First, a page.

The Ultimate Guide To Tipping In Just About Every Situation
Because you can’t blame “being bad at math” anymore.
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If you’re receiving any sort of service across the United States, be it a haircut, housekeeping, or a drink at the bar, you should be tipping. But knowing exactly how much — or heck, even whom — to tip can get confusing, fast.
While the ability to tip directly in ride-share apps like Uber and Lyft is a relatively new feature (Lyft launched it in 2012, Uber in 2017), tipping your transportation provider isn’t. (Um, remember taxi drivers?) But a recent report found nearly 60% of Uber riders never tip and a measly 1% always tip.
These are sad statistics, given that ride-share apps often take a considerable cut from the take-home pay (35% and 38%, respectively). But drivers get 100% of tips, so please throw a couple bucks their way. Eyring says that 15% to 20% — around $1 to $3, depending on the length of your ride — is customary. Think about the actual experience when counting those bills too: Were they a friendly driver who loaded your bags and got to your destination quickly? Was the car clean and smell-free? Tip and rate accordingly.
Restaurants and Food Delivery
If you aren’t tipping your server, who is on their feet dealing with patrons all day, you’re doing something very wrong. Many sit-down restaurants make it insanely easy now, straight-up calculating the 18% to 20% breakdowns for you at the bottom of the bill. (And if you’re in a group larger than six, they may even build an 18% gratuity right in.)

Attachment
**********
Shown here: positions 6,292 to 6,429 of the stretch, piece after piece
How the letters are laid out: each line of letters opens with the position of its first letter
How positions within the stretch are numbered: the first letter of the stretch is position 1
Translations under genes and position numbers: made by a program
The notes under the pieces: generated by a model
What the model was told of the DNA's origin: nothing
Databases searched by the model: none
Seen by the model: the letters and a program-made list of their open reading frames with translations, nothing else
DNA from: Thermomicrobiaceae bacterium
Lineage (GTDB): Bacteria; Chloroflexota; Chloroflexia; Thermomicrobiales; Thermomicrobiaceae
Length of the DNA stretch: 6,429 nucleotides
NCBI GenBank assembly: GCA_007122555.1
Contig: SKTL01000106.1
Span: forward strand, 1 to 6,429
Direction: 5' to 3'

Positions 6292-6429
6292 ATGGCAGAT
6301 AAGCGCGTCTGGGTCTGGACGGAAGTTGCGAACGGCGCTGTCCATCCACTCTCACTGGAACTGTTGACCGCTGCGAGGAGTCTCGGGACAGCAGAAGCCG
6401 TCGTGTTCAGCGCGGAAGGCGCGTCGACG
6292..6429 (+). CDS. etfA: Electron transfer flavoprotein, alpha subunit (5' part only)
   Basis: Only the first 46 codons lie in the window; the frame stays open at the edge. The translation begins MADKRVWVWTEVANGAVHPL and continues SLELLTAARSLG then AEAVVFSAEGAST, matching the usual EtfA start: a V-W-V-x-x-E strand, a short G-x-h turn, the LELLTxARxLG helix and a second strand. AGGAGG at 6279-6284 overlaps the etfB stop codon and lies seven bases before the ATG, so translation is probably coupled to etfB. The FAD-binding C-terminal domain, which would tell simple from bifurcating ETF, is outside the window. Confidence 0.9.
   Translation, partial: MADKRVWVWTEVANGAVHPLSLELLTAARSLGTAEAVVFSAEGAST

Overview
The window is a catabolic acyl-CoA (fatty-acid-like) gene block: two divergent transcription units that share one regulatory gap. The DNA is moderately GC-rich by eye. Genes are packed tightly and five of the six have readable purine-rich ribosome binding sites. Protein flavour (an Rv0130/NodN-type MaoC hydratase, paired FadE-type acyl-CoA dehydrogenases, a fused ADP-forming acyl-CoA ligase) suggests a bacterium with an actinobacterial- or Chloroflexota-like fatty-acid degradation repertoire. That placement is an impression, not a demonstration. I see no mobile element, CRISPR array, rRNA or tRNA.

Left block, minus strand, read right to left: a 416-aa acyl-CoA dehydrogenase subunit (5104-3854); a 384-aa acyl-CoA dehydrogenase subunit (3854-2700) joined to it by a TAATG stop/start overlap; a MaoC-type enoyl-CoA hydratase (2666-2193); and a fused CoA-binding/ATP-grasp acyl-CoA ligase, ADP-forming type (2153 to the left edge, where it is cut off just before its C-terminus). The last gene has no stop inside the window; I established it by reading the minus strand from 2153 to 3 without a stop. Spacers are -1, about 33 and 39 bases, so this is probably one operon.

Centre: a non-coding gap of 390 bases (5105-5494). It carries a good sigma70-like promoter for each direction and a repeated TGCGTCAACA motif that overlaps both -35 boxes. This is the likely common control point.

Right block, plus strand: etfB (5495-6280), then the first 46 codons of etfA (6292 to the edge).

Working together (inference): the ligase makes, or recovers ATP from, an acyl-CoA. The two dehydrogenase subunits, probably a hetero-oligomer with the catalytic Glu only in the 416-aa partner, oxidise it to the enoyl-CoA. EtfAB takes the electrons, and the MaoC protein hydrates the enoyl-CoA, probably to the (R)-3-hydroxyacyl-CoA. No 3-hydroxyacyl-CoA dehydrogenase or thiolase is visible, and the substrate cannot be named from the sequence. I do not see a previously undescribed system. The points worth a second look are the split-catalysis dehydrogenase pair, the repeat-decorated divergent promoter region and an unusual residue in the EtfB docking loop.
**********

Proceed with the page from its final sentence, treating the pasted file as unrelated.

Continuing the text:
But what about the person bringing food to your front door? They may not be refilling your water glass, but they trek through crappy weather so you can eat in your sweats. They should also be tipped 15% to 20% — more if they’re traveling through rain or snow, Eyring recommends. Oh, and if you’re using an app like Postmates, note on the order whether you’re tipping in cash. If a driver sees no note and your tip in-app is low or nonexistent, they can reject the option to deliver, meaning your order gets bounced from driver to driver until someone decides your cheap ass is worth it.
Tipping in coffee shops is less clear-cut. Or at least, it was. If the barista is simply pouring you a cup of coffee — not making a special latte or even adding in milk and sugar — there’s no need to tip, according to Eyring. But if they make a fancier order or add Instagram-worthy foam art, a 10% to 20% tip is appropriate.
“I get plenty of customers who will get one cup of coffee for a little over $2, hand me $3, and tell me to keep the change,” says Stephen Hoag, owner of Dogwood Java mobile coffee shop in Fayetteville, North Carolina. “For me, that’s a very reasonable tip.” Again, cash is easy — everyone likes getting rid of spare change in the pocket — though Hoag says he tends to see more customers tip when there’s a gratuity line on a card transaction.